Outlaw's Bar-B-Que & Grill (Grand Prairie, TX)
I hadn't eaten anything all day (except for a few of my assistant's french fries), so I decided to cut out from work a little early and grab some grub on my drive home. Outlaw's Bar-B-Que isn't really on my normal route, but it wasn't too far out of the way either. I figured it was worth a slight detour to try and find some tasty 'que.
Normally when I walk into a barbecue joint, I expect to be greeted by the smell of delicious smoke. At Outlaw's, you're greeted by something a little more unexpected: a life-size cutout of a cartoon cowpoke, who I'm assuming is supposed to represent "The Outlaw". His twin holsters are both empty, so I'm not sure how menacing of an outlaw he is. This might be something that children and hillbillies find amusing, but to me it just seemed a little amateurish and juvenile, like a barbecue version of Ronald McDonald.
Outlaw's felt more like an IHOP than a barbecue restaurant. They do serve breakfast every day, so I guess that kind of makes sense. In the corner you'll find an array of slot machines and a dated big screen TV, which also seemed a tad out of place. Although, the furniture reminded me of a 1980s Indian casino, in which case the slot machines fit perfectly. By the look of things, there's actually a smoking section that exists around the slot machines and the table closest to them. Maybe I've lived within the Dallas city limits for too long, because it was really unusual and unsettling to see people smoking in a restaurant.
Since I was extra hungry today, I ordered their 3 Meat Combo: brisket, sausage, and pork ribs with potato salad and mac n' cheese on the side. Their wall-mounted menu explicitly states that all meats come sauced unless otherwise requested. I appreciated the heads up, and asked for my sauce on the side.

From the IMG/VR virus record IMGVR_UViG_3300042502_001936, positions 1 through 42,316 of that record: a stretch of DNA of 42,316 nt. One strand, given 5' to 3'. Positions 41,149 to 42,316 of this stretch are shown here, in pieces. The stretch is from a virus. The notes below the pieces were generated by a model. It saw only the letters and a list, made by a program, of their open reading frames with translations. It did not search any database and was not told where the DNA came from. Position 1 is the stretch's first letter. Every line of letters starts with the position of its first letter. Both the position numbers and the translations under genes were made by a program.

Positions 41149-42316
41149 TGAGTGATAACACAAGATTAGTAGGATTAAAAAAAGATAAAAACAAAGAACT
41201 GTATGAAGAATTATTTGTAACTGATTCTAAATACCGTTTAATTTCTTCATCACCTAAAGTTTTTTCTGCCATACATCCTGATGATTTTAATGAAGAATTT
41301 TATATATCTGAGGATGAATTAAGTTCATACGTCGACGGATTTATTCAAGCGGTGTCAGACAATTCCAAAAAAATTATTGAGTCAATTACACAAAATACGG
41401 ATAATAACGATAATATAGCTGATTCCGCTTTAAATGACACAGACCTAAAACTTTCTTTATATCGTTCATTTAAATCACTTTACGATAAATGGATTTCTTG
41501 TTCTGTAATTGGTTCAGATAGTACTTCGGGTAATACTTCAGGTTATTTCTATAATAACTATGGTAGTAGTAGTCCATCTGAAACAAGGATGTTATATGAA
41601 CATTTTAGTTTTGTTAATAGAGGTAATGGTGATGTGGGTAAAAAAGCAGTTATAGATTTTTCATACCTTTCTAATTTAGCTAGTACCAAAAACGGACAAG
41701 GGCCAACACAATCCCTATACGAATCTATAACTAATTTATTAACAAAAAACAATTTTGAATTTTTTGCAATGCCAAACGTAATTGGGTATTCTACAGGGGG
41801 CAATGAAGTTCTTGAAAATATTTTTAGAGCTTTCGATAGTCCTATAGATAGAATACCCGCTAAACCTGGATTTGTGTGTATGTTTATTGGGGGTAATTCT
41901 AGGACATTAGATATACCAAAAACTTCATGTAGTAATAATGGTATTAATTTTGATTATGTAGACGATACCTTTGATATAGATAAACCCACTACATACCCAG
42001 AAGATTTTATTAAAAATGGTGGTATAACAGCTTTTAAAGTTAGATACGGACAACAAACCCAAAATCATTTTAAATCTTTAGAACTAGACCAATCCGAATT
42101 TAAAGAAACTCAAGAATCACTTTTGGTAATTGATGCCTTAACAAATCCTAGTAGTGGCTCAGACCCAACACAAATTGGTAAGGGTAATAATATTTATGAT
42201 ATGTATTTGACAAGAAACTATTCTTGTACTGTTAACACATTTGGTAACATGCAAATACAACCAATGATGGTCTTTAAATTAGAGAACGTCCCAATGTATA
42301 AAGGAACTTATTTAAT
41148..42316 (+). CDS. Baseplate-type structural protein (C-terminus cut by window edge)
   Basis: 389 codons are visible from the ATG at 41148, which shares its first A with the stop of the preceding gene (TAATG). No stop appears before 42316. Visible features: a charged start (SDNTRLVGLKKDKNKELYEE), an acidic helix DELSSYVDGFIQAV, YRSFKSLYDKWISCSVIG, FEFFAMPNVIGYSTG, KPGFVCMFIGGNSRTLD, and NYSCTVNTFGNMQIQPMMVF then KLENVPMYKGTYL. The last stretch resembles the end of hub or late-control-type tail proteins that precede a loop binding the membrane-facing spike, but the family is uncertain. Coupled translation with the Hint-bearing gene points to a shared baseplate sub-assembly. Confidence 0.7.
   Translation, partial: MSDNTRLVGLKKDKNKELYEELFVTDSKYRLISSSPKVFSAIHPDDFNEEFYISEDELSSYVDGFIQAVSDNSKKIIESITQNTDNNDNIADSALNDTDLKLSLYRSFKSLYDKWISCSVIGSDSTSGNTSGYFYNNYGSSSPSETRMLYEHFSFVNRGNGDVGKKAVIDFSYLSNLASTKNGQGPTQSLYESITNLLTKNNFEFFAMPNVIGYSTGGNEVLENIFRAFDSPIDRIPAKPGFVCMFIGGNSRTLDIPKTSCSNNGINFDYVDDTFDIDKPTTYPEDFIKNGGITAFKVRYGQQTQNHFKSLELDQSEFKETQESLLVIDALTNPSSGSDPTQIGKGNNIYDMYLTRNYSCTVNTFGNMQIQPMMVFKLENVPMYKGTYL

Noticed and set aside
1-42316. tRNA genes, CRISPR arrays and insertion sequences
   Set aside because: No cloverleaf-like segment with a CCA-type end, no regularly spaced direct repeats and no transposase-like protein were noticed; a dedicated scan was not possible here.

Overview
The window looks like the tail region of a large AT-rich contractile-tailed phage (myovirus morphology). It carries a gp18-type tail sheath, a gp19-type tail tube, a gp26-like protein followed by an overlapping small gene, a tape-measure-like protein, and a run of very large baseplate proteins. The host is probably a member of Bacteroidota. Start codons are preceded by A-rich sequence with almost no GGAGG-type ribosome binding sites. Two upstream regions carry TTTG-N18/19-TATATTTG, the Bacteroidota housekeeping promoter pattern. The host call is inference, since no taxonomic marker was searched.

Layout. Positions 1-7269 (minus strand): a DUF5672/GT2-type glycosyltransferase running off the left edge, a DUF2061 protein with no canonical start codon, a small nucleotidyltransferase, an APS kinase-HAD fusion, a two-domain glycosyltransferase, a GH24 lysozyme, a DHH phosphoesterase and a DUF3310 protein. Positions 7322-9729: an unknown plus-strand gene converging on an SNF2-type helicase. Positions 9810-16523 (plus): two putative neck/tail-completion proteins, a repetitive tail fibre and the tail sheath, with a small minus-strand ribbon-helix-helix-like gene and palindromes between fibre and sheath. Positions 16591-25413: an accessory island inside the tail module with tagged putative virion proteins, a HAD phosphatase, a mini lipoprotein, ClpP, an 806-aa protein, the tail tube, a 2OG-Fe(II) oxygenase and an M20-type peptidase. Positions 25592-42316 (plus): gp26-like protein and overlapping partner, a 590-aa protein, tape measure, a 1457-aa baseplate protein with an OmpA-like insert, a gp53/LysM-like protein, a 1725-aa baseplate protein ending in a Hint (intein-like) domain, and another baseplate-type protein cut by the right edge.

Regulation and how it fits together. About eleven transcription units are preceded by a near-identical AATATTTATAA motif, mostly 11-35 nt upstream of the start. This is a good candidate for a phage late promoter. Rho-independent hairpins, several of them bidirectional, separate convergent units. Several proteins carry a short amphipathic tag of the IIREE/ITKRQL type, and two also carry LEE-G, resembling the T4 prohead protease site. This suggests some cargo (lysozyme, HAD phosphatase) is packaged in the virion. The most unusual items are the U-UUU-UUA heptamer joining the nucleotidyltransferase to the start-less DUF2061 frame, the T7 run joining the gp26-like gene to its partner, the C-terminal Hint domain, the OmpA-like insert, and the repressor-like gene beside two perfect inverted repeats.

The mac n' cheese had a few visible specs of black pepper mixed in, but it added no spice whatsoever. Basically, this was Kraft macaroni with added pepper. The potato salad was much more enjoyable. I liked the finely-diced potatoes as well as the pleasant sweetness. It would have been nice if there had been a little more crunch to it though. The slices of Texas toast that came with my meal aren't worth much description, except to say that they were absolutely drowning in butter.
I started my meat trio with the brisket, which had a nice black crust and a fairly pronounced smoke ring. It honestly looked a little bland and dry, but ended up having a pretty decent flavor. There was a good amount of salt on the edges and a moderate amount of smoke throughout. The slices were a little thinner than I prefer, though I won't fault them too much for that. Even with a leaner cut the meat wasn't dried out, making the sauce unnecessary. Out of pure curiosity, I decided to try the sauce anyway. I couldn't put my finger on it exactly, but something in the combination of flavors just wasn't quite right.
As for the sausage, it wasn't nearly as tasty as the brisket had been. The casings were nice and crisp, although the meat underneath was a little mushy. There was plenty of black pepper mixed in, but I couldn't really taste any of it. I couldn't taste any smoke either. Overall, the sausage was pretty bland. I tried the sauce again here, but it didn't fit with the sausage any more than it had with the brisket. I received a much larger portion of sliced sausage than I cared to finish, so I just cast it aside and moved on.
I finished things off with the ribs. My two spare ribs were kind of raggedy looking, as if the cook's knives had never been sharpened. The meat itself was tender and clearly cooked well. I saw a slight red hue on the edges, but I couldn't taste any smoke. I also didn't find much, if any, seasoning. In fact, the main flavor seemed to be grease, which is just sad. Two of these disappointing ribs was more than enough.
Unless Outlaw's Bar-B-Que can get the rest of their food on par with the brisket, I don't see any reason to go back.